Please use this identifier to cite or link to this item:
|Title:||Bridging the divide between the high- and low-solid analyses in the gelatin/κ-carrageenan mixture|
|Authors:||Kasapis, S. |
|Citation:||Kasapis, S., Al-Marhoobi, I.M. (2005-01). Bridging the divide between the high- and low-solid analyses in the gelatin/κ-carrageenan mixture. Biomacromolecules 6 (1) : 14-23. ScholarBank@NUS Repository. https://doi.org/10.1021/bm0400473|
|Abstract:||Over the past few years, a considerable amount of work has been done in several laboratories on the measurement of structural properties of low-solid biopolymer mixtures or high-solid materials of a single biopolymer in the presence of co-solute. The main objective of this work has been to establish a correlation between the two types of systems and extend it to a binary mixture in a high-solid environment. In doing so, it employed well-characterized κ-carrageenan and gelatin samples in an aqueous preparation or in the presence of glucose syrup and sucrose. The phase behavior of the composite gel was ascertained using small-deformation dynamic oscillation, differential scanning calorimetry, and light microscopy. Experimental observations were built into polymer blending laws that argued for an explicit phase topology and distribution of solvent between the two networks. A working hypothesis was formulated and applied to high-solid mixtures thus identifying phase or state transitions in the time/temperature function. This led to the development of a mechanical glass transition temperature as the threshold of two distinct molecular processes governing the "rubber-to-glass" transformation. A stage was reached at which the predictions of the hypothesis were found to be in good agreement with the experimental development of viscoelasticity in the high-solid κ-carrageenan/gelatin mixture ranging from the rubbery plateau and the transition region to the glassy state. © 2005 American Chemical Society.|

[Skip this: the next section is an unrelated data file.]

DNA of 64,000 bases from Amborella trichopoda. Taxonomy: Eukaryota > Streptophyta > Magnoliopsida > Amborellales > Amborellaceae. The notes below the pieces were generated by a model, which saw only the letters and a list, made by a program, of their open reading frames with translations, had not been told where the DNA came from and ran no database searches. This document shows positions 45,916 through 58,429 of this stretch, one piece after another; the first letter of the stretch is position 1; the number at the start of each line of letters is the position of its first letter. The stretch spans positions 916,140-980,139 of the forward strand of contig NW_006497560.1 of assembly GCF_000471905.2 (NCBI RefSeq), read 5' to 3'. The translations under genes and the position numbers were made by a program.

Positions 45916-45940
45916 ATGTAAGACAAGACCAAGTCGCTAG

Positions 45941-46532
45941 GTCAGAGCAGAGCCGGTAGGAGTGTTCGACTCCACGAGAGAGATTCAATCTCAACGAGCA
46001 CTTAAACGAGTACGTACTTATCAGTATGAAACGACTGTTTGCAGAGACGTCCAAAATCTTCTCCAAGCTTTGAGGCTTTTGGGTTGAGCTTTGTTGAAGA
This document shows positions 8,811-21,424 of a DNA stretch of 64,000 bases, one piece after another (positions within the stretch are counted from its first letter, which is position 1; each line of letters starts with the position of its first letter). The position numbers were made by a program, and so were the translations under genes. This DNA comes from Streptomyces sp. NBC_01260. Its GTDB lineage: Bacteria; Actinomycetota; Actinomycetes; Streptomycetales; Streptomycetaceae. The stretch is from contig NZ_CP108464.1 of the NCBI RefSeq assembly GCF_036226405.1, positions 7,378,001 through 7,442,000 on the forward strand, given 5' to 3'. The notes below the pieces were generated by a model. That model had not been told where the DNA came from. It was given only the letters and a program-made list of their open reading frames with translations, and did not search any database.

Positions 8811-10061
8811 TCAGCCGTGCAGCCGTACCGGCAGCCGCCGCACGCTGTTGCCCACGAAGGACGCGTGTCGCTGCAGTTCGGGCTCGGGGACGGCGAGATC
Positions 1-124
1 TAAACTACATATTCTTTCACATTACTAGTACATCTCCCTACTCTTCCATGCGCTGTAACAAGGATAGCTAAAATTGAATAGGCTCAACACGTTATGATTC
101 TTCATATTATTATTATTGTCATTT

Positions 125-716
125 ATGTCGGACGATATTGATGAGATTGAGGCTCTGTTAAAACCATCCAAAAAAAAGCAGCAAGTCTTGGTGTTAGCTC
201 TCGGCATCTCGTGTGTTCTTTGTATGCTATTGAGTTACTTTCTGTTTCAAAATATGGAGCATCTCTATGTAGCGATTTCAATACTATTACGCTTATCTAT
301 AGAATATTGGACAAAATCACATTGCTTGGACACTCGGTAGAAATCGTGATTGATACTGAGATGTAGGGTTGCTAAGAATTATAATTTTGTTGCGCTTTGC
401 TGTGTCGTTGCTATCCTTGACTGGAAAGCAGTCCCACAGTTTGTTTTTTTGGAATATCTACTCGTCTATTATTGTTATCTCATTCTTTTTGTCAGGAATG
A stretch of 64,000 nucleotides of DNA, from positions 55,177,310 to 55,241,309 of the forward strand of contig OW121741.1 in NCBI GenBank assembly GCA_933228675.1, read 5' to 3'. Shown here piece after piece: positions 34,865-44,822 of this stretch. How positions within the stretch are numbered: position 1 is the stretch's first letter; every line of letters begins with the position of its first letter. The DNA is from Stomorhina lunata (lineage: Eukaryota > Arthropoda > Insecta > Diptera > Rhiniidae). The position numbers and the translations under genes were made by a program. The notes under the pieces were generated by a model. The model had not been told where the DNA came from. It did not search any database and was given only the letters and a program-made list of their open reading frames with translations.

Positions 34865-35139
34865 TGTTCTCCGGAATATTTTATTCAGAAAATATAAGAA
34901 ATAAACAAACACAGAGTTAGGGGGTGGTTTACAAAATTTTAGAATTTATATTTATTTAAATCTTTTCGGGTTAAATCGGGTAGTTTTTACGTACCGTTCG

|Appears in Collections:||Staff Publications|
Show full item record
Files in This Item:
There are no files associated with this item.
checked on Jul 10, 2018
WEB OF SCIENCETM
checked on May 30, 2018
checked on May 11, 2018
Items in DSpace are protected by copyright, with all rights reserved, unless otherwise indicated.